Levels of post-operative hunger have been associated with weight-loss after LAGB (1,2). Dietary restraint has shown relationships with hunger cues and eating behaviours, as have stress, eating self-efficacy and emotional eating (3,4,5,6). A path analysis model tested how pre-surgical dietary restraint may influence post-operative hunger and how perceptions of hunger affect eating self-efficacy, eating behaviours, and ultimately weight-loss across 24 months.
Participants were 147 patients (127 females, 27 males) about to undertake laparoscopic adjustable gastric banding surgery (LAGB). Questionnaires concerning eating behaviours and cognitions (cognitive restraint, hunger, eating self-efficacy, and emotional eating) and stress were completed prior to and at 12 months post-surgery. Weight was measured prior to and at 12 and 24 months post-surgery.
Results showed a negative relationship between presurgical dietary restraint and post-surgical hunger reduction, such that patients with the lowest pre-surgical restraint experienced the greatest hunger reduction at 12 months post-surgery. Lower hunger then predicted improvement in emotional eating which was partially mediated by eating self-efficacy. Improvement in emotional eating at 12 months post-surgery subsequently predicted better weight-loss between 12 and 24 months. Improvement in emotional eating was not explained by reduced levels of stress.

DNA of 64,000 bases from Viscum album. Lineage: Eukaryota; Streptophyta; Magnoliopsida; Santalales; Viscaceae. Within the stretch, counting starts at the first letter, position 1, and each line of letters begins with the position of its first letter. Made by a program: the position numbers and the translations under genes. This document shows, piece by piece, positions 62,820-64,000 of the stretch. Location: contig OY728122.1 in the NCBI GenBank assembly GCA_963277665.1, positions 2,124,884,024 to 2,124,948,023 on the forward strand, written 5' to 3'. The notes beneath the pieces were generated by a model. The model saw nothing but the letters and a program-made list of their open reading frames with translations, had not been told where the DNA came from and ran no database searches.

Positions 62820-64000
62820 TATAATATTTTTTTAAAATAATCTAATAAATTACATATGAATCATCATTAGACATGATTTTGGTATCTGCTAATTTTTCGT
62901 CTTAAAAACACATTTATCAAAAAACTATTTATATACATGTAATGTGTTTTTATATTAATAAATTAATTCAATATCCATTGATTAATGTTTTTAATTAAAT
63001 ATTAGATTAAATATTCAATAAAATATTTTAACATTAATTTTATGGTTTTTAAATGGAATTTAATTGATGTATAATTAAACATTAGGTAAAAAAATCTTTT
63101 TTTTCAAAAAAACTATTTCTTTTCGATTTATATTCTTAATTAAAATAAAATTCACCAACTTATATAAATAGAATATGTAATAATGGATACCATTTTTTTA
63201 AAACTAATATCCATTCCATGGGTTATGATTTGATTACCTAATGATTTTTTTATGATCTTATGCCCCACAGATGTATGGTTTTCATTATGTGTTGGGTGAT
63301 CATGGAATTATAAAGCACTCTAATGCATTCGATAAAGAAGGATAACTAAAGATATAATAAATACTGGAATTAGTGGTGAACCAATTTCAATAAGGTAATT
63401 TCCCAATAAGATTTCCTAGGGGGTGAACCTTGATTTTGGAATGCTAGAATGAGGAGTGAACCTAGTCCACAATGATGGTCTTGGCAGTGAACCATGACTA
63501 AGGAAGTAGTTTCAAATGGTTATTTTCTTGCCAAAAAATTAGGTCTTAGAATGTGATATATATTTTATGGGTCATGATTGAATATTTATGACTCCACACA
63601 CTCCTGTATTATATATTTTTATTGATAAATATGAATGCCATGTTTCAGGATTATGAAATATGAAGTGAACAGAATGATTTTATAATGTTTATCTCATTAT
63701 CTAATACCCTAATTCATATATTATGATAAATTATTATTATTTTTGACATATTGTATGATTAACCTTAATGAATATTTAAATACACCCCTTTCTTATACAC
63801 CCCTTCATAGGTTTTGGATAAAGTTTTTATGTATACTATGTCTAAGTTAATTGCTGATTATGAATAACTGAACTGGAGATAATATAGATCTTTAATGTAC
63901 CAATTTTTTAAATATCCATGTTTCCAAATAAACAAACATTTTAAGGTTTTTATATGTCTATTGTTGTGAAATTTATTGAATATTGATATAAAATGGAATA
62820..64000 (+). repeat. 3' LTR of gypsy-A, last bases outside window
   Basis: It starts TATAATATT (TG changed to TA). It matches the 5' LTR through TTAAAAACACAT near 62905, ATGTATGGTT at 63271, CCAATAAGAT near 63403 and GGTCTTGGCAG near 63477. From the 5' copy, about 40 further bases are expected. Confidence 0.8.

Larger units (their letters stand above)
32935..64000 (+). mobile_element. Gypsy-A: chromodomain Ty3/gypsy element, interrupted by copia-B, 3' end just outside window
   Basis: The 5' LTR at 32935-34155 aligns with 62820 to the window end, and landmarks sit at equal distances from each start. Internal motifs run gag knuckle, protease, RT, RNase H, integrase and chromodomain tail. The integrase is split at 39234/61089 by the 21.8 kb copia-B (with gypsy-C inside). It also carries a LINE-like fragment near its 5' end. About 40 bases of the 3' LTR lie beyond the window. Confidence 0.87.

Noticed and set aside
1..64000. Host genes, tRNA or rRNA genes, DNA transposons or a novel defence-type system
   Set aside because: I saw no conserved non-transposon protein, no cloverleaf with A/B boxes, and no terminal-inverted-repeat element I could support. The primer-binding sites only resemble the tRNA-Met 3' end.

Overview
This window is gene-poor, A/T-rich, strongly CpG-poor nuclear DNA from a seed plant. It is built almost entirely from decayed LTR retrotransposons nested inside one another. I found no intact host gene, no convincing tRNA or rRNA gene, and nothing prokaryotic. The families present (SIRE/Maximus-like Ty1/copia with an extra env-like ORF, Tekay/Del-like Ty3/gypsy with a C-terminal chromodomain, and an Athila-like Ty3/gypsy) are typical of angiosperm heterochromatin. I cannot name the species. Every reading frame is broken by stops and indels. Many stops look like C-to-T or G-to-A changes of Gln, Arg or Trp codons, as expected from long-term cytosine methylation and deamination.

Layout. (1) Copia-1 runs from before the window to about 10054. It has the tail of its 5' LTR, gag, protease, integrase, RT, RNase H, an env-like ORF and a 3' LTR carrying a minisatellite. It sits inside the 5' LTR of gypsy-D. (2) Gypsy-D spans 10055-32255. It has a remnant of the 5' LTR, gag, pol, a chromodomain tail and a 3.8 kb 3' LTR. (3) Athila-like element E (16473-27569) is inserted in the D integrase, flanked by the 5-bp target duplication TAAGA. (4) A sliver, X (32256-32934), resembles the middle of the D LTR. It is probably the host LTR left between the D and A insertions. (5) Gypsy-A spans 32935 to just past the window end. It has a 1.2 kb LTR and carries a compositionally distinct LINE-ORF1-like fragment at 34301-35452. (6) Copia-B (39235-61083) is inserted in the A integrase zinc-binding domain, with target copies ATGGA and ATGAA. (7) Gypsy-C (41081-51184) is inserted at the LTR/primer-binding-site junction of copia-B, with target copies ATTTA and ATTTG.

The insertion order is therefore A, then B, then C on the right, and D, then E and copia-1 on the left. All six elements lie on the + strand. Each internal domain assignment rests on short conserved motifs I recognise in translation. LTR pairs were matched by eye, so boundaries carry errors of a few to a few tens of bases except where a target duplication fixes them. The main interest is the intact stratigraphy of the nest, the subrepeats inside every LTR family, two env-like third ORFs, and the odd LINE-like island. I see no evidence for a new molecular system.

Improved eating behaviours are important predictors of weight-loss in LAGB. These results suggest that other pre and post-surgical mechanisms such as dietary restraint, hunger, and eating self-efficacy may influence the manner in which eating behaviours are expressed. In order to enhance outcomes for patients, future research should examine the pathways involved in improved eating behaviours after bariatric surgery.